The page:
Showing posts from 2009

Spring Gardens Start in the Winter

Experienced gardeners know that there is still time to plant spring flowering bulbs and garlic. A local garlic grower said that the best crops of garlic he gets are the ones he plants after Christmas.

Maybe your schedule is too busy this week to pot up garlic cloves or plunge tulip bulbs into the ground but you have time to do a little shopping.

This is the time to order potato seeds to plant around Valentine’s Day. Potatoes can be successfully planted in the ground, in soil filled coffee bags, under loose hay or in buckets. This is good news for those of us with shallow soil.

Seed potato sources -

Ronniger Potato Farm in Colorado,, 877-204-8704, Ronniger has organic, fingerlings, certified, low carbohydrate, early, mid and late potato varieties. Their catalog tells you which ones are best for storing, potato chips, mashed or fried.

Local stores will have seed potatoes for sale at planting time. Avoid old seeds with hairy, branched sprouts.

Potato see…

Exciting Time of Year

Ah, the seed catalogs are coming in by the basketful and I love this time of year because of them.

There are no limitations to my gardening energy, no 100 degree days with 98% humidity to sap my strength, no drought to crisp the leaves of beloved seedlings and no torrential rains to flood away all the nutrients.

Just freezing weather outisde and a vivid imagination to make the vegetable garden loaded with produce, the flower beds blaze with color and active with butterflies and skippers, and the herbs spicy with summer sun scents.

What a wonderful week for a gardener.

Complete Guide to Container Gardening

Can a beautiful and inspiring book make a gardener think of spring? I think so because I've been looking at a review copy of Complete Guide to Container Gardening, sent to me by Ashley Newton, Associate Publicist, at Wiley. This is a book I requested because frankly, my container gardening skills could use some improvement. Either I put too many uncoordinated plants in my containers or I fail to water them regularly enough, or, they are one plant in a pot - totally boring.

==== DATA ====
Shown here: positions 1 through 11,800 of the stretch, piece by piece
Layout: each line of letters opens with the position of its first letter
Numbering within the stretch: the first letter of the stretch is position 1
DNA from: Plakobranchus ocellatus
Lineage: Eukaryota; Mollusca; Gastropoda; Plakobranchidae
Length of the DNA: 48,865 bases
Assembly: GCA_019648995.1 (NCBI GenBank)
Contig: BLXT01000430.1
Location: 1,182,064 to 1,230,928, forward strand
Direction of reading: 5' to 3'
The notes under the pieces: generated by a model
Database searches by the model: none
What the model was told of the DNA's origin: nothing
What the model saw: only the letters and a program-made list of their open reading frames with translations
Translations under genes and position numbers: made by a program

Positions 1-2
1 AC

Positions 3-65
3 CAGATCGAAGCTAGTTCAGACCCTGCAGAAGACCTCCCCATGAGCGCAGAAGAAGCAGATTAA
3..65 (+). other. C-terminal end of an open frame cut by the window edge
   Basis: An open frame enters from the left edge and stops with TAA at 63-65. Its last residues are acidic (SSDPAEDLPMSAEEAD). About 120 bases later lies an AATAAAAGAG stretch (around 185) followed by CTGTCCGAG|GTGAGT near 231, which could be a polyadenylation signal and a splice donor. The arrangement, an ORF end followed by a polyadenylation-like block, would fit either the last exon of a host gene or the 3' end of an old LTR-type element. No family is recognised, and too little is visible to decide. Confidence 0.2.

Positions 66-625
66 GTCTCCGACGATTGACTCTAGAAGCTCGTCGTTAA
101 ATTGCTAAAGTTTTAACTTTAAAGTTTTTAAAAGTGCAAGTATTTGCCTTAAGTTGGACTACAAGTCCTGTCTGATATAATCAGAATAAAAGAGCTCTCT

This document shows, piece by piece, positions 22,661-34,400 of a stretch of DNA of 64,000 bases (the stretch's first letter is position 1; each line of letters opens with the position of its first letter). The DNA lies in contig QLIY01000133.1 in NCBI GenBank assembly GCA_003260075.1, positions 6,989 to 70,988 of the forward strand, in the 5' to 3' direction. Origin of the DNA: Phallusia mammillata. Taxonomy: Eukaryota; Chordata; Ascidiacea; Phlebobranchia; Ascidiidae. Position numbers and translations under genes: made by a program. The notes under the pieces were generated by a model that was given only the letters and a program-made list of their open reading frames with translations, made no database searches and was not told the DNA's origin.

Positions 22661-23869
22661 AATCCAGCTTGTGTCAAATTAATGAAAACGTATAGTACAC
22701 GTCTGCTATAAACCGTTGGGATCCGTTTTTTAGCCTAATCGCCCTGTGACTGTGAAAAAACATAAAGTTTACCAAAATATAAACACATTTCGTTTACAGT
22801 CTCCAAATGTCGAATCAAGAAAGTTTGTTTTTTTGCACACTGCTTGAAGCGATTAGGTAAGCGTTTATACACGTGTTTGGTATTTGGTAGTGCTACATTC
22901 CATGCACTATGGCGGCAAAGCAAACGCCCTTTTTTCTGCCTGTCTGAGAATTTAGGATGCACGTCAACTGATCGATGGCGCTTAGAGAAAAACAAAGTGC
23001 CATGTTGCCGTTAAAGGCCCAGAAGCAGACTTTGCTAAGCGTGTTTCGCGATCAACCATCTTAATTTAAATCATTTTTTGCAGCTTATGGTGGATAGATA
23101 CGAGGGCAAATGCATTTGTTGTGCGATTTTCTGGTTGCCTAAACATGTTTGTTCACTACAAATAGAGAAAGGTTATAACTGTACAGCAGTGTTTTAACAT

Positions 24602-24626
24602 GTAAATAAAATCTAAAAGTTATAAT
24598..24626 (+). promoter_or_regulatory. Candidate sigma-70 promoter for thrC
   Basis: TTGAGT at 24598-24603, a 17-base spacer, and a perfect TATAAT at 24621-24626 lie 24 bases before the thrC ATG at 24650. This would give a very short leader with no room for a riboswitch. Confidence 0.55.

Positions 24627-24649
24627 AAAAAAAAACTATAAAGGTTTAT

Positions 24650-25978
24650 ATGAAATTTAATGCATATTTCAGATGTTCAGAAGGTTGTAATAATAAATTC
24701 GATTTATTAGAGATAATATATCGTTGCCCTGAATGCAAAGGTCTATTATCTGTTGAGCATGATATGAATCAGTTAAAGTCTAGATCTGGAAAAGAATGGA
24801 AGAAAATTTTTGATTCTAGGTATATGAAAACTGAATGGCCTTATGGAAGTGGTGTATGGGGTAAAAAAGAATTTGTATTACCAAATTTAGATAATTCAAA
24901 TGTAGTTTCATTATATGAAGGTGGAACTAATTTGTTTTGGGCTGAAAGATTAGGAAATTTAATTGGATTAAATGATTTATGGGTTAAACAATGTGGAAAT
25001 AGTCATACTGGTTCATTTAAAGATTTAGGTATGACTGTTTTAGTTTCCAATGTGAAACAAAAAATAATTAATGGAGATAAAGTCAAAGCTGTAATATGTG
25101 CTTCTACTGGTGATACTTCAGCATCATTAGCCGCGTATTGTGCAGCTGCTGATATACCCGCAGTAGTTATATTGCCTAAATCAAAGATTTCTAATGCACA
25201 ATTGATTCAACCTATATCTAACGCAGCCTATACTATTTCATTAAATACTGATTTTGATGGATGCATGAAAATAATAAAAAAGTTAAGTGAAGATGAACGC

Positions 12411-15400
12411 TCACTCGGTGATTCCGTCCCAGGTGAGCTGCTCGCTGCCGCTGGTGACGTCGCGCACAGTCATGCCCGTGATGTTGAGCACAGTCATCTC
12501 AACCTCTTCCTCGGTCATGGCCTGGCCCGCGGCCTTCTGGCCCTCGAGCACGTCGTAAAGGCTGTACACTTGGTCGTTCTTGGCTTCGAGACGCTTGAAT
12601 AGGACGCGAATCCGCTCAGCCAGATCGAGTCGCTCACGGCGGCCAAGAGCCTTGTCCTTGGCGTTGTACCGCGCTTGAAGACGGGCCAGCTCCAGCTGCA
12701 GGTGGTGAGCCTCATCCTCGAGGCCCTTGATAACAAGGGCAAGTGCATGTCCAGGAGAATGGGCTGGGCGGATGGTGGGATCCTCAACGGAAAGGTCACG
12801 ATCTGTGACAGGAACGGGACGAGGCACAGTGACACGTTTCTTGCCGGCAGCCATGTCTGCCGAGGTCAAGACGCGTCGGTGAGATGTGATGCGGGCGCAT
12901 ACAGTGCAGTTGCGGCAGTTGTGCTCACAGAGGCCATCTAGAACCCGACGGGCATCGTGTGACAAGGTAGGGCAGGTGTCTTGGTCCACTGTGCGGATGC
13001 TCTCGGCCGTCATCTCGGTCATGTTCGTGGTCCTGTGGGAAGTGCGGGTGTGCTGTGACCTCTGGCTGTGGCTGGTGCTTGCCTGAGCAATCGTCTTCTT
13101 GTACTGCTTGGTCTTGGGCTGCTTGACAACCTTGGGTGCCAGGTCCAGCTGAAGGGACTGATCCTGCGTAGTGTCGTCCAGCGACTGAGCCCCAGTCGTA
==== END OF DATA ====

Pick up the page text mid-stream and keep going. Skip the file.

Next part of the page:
Wiley says it is "A simple, lavishly illustrated guide to container gardens of all shapes and sizes."

The book is an 8.5 by 11-inch paperback that is full of color photos of successful container gardening themes - whites, pinks, succulents, etc.

And, there are tips on planting containers of all shapes and sizes, including one of those towers of pots stacked on top of each other to create a tall cascade of flowing flowers when they take off and bloom.

The trend (?) of illustrating the layout of the plants a…

Merry Christmas


Mistletoe Isn't Just for Holiday Kisses

As you look at the mistletoe hanging in local trees, do you ever wonder what it is and why it grows in trees?
Traditionally, a few stems of the plant are tied with a red ribbon and hung where friends, family and even a few strangers will get a kiss. No holiday party should be without it.

European mistletoe, Viscum album, is not toxic and was used to treat a wide variety of physical and emotional symptoms.

Today, European mistletoe extracts are used in the treatment of cancer and HIV/Aids.

American mistletoe is Phoradendron with clusters of white-pink berries that mostly hang on deciduous trees.

Ours is toxic so do not eat it.

There are many myths and mysteries about mistletoe. References contradict each other but here are a few of the concepts.

Druids worshipped mistletoe that grew on oak trees.

They called it all-heal and considered it their most sacred plant for what they believed were its healing qualities. They saw it as a symbol of the return of the sun after the winter solstice sin…

The African Queen rests in Key Largo Florida

On an early morning walk we came across the African Queen along the waterway, between the yachts and tourist haulers. It's not a gardening topic, but also not to be missed!

The gentleman who told us her history, Jimmy Hendricks, said his family owns the boat.